Childhood asthma rates appear to have stopped rising among many U.S. groups, but not among the poorest kids or children ages 10 and older, a government study suggests.

Overall, asthma prevalence among Americans under 18 had been rising for decades, until it peaked at 9.7 percent in 2009. Then it held steady until 2013, when it dropped to 8.3 percent, from 9.3 percent the previous year, researchers reported in the journal Pediatrics.

“International data on asthma prevalence over time shows that trends appear to be leveling off in many countries, and suggests that the trend in the United States seems to be following a general pattern,” said the lead study author, Lara Akinbami of the Centers for Disease Control and Prevention’s National Center for Health Statistics.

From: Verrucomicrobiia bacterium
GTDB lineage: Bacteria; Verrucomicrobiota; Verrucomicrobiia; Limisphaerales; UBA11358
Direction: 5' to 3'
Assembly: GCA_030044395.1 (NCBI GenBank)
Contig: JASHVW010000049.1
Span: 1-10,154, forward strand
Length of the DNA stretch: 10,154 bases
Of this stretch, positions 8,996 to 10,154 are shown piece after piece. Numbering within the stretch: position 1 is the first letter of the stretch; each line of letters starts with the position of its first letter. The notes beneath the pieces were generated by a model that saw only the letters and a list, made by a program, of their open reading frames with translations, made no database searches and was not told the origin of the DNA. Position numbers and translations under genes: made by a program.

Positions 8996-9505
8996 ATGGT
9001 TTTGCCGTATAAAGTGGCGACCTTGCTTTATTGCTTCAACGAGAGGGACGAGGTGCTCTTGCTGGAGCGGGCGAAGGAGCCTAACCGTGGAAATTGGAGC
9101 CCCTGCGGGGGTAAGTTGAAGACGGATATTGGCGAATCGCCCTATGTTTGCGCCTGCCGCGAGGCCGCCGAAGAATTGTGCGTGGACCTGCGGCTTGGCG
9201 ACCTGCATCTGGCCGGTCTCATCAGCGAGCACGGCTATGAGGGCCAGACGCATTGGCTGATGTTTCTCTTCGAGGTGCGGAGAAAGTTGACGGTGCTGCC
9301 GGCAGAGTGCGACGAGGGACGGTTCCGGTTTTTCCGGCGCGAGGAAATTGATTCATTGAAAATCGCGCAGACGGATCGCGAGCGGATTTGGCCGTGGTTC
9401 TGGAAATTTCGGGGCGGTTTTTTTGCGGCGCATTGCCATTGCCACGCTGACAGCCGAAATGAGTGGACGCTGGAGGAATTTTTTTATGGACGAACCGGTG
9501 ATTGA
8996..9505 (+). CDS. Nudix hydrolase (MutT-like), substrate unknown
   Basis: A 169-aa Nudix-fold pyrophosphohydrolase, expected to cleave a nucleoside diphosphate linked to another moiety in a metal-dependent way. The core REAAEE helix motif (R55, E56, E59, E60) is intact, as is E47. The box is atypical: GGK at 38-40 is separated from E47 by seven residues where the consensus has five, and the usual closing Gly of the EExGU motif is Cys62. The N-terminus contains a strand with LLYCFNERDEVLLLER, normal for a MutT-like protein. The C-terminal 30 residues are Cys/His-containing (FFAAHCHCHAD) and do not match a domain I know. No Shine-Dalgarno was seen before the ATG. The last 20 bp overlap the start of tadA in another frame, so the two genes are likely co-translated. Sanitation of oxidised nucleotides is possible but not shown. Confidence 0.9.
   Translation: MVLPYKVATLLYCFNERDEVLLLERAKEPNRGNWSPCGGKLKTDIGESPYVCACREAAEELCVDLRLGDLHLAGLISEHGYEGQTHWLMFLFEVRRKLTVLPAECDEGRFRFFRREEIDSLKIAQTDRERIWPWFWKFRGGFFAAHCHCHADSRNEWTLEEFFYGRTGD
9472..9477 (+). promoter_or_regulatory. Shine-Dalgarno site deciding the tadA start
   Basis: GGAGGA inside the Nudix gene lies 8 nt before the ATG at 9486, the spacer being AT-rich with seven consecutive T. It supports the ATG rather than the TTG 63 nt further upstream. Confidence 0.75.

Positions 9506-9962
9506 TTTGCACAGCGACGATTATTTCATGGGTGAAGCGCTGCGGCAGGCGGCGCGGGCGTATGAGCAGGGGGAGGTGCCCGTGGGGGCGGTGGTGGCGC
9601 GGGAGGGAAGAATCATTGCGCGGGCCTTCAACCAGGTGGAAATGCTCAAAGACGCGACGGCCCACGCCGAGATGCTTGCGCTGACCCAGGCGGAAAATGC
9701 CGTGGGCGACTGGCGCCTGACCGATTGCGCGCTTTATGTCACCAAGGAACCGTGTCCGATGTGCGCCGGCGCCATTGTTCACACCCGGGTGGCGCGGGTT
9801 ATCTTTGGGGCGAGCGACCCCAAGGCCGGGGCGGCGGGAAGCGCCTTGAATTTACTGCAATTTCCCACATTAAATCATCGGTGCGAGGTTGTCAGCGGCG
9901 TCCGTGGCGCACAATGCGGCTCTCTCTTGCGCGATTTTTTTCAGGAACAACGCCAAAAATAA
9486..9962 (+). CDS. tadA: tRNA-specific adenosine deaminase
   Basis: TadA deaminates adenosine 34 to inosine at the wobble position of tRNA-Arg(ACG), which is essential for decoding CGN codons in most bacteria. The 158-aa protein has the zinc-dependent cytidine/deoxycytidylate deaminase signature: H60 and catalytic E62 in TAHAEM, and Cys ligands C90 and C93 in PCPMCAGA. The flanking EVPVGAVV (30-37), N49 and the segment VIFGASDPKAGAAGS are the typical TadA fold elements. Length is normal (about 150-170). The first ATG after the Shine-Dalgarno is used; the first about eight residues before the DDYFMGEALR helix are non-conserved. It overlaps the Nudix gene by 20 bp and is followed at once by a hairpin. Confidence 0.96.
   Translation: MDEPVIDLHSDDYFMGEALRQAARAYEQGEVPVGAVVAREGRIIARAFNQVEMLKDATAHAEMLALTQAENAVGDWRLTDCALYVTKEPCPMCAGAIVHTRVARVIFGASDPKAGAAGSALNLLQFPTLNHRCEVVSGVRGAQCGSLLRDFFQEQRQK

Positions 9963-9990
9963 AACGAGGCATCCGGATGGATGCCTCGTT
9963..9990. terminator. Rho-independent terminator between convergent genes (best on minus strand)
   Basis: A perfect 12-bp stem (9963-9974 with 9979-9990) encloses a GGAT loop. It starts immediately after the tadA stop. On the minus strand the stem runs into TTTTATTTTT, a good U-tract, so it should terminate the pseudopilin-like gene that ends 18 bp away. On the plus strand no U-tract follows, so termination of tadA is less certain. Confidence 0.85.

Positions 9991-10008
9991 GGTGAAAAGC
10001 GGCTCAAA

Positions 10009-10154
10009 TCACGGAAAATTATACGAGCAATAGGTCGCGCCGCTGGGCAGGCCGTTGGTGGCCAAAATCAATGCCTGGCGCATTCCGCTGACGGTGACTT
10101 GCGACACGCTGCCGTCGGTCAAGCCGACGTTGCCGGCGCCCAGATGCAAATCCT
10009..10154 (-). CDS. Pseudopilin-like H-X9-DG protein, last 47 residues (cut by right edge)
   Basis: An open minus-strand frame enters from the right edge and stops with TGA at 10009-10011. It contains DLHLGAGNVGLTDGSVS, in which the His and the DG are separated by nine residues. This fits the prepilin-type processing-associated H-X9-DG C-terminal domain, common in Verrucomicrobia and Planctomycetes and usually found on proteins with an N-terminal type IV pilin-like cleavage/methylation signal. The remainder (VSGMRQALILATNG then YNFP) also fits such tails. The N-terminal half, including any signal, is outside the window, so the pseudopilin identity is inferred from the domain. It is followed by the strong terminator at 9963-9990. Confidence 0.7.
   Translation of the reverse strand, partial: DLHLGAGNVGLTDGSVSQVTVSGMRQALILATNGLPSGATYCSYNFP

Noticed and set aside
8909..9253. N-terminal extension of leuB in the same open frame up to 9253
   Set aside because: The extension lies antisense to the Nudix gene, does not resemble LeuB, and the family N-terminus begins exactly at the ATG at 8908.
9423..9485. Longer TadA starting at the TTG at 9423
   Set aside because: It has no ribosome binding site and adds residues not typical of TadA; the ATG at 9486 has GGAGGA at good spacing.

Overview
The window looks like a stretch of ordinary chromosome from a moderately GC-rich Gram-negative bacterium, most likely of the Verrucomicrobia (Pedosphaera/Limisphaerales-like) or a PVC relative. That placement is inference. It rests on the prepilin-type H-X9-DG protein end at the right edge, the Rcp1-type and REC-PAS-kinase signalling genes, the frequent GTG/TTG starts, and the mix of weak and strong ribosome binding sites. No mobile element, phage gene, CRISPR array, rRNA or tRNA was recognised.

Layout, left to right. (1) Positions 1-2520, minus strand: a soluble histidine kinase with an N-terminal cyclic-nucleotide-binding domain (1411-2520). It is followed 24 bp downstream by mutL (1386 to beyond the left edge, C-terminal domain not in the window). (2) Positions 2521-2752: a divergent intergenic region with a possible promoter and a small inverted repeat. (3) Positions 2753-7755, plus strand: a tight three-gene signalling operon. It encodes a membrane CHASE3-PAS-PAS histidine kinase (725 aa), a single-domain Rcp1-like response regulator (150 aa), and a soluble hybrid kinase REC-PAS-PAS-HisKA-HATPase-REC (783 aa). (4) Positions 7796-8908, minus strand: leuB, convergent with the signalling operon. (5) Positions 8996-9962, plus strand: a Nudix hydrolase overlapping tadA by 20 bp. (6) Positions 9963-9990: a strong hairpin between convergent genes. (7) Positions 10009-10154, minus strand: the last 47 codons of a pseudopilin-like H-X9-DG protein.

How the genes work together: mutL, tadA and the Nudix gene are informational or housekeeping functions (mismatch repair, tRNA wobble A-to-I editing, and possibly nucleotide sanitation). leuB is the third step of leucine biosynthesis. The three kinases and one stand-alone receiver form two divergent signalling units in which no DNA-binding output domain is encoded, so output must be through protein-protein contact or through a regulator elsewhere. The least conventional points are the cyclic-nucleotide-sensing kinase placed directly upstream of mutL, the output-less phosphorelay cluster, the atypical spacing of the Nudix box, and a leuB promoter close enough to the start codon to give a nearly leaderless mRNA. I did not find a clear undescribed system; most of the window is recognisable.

Part of the complexity stems from variations in rates of asthma based on age, income, region, or race and ethnicity, the study found.

There was no change in asthma prevalence from 2001 to 2013 for white or Puerto Rican children or for kids living in the Northeast or West. In the same period, prevalence rose for kids ages 10 to 17, poor children and residents of the South.

Disparities in asthma between white and black children stopped increasing, and Puerto Rican kids continued to have the highest prevalence.

For low-income children in particular, factors such as tobacco exposure, poor indoor air quality, and indoor dust-mite and cockroach exposure may make asthma more likely, said Avni Joshi of the Mayo Clinic.